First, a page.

Guest Opinions

Self-driving vehicles will drive ‘smart cities’ of the future

James Redfield
James Redfield

It is time to revisit an opinion first published in 2016 in the Idaho Statesman.

To recap, Mayor Dave Bieter presented to the Boise Downtown Association in 2016 his thoughts for the future of Boise, including transportation. Those thoughts are at odds with the future. To the best of my knowledge, these ideas are still current. The proposed circulator streetcar around Downtown Boise is still on the drawing boards, as it was in the 20th century. But this is not a path to the future. It is a reflection of the past.

In a short eight years we will be a quarter century through the 21st. The continuing change in transportation in those eight years will exceed those seen in the last 125. It is time for the city to revisit the future of transportation through the lens of rapidly changing advances.

By 2020, self-driving vehicles (SDVs) will begin to dominate the roads of the world. Boise will not escape. Already Portland, Phoenix, Pittsburgh, London, Walt Disney World and Georgia allow SDVs on their roads.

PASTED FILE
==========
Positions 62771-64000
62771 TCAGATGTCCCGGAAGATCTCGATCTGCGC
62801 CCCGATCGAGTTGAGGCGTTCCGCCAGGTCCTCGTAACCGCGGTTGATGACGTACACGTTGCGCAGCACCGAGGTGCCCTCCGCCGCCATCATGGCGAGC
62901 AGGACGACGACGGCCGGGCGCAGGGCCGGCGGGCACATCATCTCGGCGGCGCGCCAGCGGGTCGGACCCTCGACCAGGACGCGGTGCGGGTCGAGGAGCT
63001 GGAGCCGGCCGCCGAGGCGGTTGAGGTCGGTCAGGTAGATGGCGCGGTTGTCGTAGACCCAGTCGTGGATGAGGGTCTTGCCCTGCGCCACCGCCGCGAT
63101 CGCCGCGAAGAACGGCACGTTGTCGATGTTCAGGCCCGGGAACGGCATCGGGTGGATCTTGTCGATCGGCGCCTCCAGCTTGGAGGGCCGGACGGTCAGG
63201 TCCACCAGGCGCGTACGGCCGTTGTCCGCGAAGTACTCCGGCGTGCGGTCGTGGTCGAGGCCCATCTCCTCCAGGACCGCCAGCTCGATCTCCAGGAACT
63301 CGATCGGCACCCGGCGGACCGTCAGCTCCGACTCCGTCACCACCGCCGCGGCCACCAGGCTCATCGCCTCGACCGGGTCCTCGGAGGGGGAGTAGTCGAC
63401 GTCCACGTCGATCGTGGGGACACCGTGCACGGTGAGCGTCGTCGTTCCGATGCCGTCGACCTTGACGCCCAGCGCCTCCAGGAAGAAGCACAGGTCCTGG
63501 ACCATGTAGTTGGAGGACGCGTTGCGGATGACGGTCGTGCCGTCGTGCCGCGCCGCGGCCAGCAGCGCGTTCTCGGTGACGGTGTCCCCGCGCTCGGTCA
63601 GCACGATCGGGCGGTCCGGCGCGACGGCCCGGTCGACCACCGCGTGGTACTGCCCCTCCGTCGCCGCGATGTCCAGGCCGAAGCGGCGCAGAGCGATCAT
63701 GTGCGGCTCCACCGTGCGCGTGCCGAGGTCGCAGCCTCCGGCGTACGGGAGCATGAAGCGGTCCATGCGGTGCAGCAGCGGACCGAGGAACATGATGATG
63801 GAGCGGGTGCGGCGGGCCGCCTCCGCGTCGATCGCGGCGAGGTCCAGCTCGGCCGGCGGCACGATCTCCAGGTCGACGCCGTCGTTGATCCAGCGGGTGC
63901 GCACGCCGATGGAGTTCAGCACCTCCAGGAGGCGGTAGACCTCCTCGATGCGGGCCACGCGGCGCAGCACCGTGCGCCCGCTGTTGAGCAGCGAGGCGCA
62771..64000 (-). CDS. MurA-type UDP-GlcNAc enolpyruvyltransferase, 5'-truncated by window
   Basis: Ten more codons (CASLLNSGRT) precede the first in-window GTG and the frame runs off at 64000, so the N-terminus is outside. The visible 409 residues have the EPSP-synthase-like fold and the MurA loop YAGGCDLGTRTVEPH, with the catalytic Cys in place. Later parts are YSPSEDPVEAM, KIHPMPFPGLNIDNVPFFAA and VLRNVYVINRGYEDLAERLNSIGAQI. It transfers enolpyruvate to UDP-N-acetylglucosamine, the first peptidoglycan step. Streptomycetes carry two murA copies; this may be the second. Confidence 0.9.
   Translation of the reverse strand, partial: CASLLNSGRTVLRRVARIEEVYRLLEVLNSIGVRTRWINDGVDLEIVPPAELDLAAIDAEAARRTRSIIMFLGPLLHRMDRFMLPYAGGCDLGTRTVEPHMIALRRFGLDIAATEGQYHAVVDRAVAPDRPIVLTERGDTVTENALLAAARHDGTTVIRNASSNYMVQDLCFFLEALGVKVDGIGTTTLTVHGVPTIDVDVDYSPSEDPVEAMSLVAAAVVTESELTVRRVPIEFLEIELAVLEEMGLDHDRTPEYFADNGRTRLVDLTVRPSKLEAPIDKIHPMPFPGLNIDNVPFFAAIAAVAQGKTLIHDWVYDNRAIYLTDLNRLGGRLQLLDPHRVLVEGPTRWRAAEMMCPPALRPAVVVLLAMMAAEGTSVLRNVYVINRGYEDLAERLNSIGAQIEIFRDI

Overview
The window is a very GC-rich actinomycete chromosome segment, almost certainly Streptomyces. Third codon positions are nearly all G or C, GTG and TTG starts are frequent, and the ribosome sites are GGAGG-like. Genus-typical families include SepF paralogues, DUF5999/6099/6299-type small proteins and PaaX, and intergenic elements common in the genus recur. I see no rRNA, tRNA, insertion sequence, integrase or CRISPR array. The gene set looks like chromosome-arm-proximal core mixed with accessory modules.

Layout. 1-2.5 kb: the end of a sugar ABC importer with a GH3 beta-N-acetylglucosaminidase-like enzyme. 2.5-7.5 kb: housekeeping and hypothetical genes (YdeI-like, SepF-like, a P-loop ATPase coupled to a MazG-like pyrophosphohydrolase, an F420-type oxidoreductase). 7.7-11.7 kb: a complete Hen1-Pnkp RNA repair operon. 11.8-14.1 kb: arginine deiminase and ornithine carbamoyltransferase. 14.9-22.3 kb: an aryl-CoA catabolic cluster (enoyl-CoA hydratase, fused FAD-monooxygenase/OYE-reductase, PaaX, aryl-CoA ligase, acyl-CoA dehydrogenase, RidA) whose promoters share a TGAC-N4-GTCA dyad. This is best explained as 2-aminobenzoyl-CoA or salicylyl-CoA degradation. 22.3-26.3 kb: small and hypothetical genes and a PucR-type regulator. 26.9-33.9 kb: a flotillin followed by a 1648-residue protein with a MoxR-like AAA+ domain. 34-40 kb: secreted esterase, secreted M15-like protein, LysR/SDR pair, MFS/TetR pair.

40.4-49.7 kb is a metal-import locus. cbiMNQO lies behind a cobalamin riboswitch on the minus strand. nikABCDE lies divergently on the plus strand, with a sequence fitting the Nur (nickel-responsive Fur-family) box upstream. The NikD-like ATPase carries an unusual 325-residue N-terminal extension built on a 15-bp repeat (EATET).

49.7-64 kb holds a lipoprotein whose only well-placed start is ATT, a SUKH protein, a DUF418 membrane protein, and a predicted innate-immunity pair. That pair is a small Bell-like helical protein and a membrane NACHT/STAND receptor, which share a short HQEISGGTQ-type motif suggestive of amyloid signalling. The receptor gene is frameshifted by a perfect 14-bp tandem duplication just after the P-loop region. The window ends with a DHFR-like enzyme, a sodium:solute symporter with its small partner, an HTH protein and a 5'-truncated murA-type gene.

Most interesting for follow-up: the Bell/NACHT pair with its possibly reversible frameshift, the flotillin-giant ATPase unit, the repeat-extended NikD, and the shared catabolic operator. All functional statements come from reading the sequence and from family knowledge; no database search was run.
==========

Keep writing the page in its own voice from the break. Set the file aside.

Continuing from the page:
We all agree we need transportation in the future. But SDVs will nullify light rail at a lower cost.

Even Elaine Chao (U.S. Transportation Department secretary) acknowledged the disruptive nature of SDVs in the immediate future.

Smart cities will be safer, more efficient and provide innovative solutions to age-old transportation problems. Even though the mayor may not have his “Jetsons Jetpack,” he will soon have his SDV.

Samsung and Verizon joined Google, Apple, GM, Ford, Mercedes, Tesla and Uber in the SDV chase. Winners will reap trillions.

South Korea is now building an entire city on 88 acres to test SDVs. Recently the University of Michigan opened a 32-acre model city for SDVs.

Disruptions on the horizon: The auto insurance industry will suffer because traveling will be safer; paid parking may suffer because cities are becoming very intelligent; and traffic offenses will be reduced, lowering police income from driving-offense tickets.

What stops Boise from joining with Boise State University to build a model city in the desert just south of the city? Seems like an ideal step to take.

As Pink Floyd once rhymed (“Dark Side of the Moon,” 1973):

Tired of lying in the sunshine staying home to watch the rain.

You are young and life is long and there is time to kill today.

And then one day you find ten years have got behind you.

No one told you when to run, you missed the starting gun.

The next eight years will be momentous. It is exciting to live in such times. Let’s move Boise forward, not into the distant past.

Let’s make Boise part of the 21st century, “smart city” revolution.

James Redfield, scientist and entrepreneur, is a Boise native. For the last 20 years Redfield has been a senior manager of several Silicon Valley high-tech and medical startups and currently lives in Boise.